Customers today demand connected journeys through more personalize marketing.

Salesforce research has found 84% of consumers say being treated like a person, not a number is very important to purchase decisions. And 70% say connected processes, such as seamless handoffs, situation specific engagement, and needs anticipation, are important to their customer journey. In other words, consumers are looking for relationships. We need to put the “social” back in social media.

Many experts have seen this coming and describe the shift in various ways. Mark Schaefer in Marketing Rebellion calls for human-center social media marketing. Joseph Jaffe argued for conversational marketing and a move from corporate centric to customer centric marketing. Seth Godin says marketing now needs to be relevant not loud. Shoving declining mass advertising into the top of a disappearing sales funnel is making less and less sense.

Consumer engagement is key in a new customer centered buyer journey.

In our digital era the marketing funnel is more like a circular system. The consumer is at the center controlling much of their own buyer journey while influencing other consumer’s on path to purchase. The marketer joins the conversation via engagement as a guide not a gate keeper. This can be seen in the marketing cycle illustrated below.

The customer journey no longer follows a linear path of predictable marketing tactics that move consumers down a funnel of awareness to purchase. A Facebook ad or blog post may appear in the consumer’s feed or search results to generate awareness or could be the touchpoint they engage with right before conversion. A customer service interaction with a current customer on Twitter may recruit a new customer as a customer rating and review on Amazon or Trip Advisor my influence a conversion.

The engagement in the middle of this marketing cycle can impact any part of the journey at anytime. Positive or negative interactions and comments can pull more customers in or push more customers out entering any stage of this new circular path to purchase. The customer is at the center of this journey, but the brand can still join in and help guide the path. Google research reveals a mixture of paid, owned and earned media is consumed via unique paths to purchase with dozens or even hundreds of touchpoints.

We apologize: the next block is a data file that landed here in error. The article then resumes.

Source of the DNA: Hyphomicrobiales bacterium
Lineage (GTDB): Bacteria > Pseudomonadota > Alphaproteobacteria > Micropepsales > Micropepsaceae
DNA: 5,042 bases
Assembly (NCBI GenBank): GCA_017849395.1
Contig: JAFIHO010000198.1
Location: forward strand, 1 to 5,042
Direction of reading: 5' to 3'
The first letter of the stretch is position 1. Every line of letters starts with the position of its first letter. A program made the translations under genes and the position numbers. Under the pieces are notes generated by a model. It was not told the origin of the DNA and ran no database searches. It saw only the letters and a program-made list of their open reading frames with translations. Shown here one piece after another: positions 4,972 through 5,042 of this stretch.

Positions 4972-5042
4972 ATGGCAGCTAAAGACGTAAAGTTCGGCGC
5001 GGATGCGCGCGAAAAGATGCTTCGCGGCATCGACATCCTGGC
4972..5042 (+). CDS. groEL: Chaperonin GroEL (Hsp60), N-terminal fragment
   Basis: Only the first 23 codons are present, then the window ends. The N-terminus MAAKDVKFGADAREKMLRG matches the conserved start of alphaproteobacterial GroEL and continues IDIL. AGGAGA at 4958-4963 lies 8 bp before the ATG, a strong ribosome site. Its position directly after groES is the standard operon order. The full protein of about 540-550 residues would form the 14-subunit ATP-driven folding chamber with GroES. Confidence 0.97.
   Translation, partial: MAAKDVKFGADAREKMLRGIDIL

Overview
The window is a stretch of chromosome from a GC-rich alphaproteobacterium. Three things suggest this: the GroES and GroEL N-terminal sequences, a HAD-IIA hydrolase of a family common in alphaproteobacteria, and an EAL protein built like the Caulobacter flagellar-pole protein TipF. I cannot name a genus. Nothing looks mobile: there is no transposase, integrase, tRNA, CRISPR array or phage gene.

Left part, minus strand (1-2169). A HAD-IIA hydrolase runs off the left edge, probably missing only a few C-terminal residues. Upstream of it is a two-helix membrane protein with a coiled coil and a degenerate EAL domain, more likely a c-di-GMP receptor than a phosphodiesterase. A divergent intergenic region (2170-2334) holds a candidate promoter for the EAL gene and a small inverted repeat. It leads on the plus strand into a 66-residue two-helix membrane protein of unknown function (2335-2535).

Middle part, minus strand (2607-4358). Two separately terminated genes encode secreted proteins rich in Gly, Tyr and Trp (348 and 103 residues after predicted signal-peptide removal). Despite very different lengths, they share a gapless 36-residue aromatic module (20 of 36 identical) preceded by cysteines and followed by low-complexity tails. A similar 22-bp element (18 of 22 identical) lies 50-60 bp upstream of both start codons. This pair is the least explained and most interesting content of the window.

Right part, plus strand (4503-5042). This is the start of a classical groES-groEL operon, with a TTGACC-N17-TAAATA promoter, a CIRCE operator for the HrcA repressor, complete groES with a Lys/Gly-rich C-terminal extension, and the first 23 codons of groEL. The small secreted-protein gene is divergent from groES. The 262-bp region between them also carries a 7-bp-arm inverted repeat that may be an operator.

After purchase customers use the product or service, form an opinion and share that experience through social media. This user generated content (UGC) is found by perspective customers via search and social networks feeding back into the marketing cycle influencing their awareness, interest, consideration and conversion stages.

Marketers must shift from a control mindset to one of engagement.

Seth Godin says to be seen marketers must learn to see. This begins with social media listening. The focus is on creating meaningful and relevant experiences at the appropriate time and place. The brand engages with potential customers through varied touchpoints along the journey from prepurchase awareness, interest and consideration to purchase conversion followed by postpurchase use, opinion and sharing.

These touchpoints become the tactics of social marketing strategy. A social media measurement plan can reveal which tactics and strategies are producing positive interactions pulling potential customers towards the next stage and which are creating negative experiences pushing them off the marketing cycle path to purchase.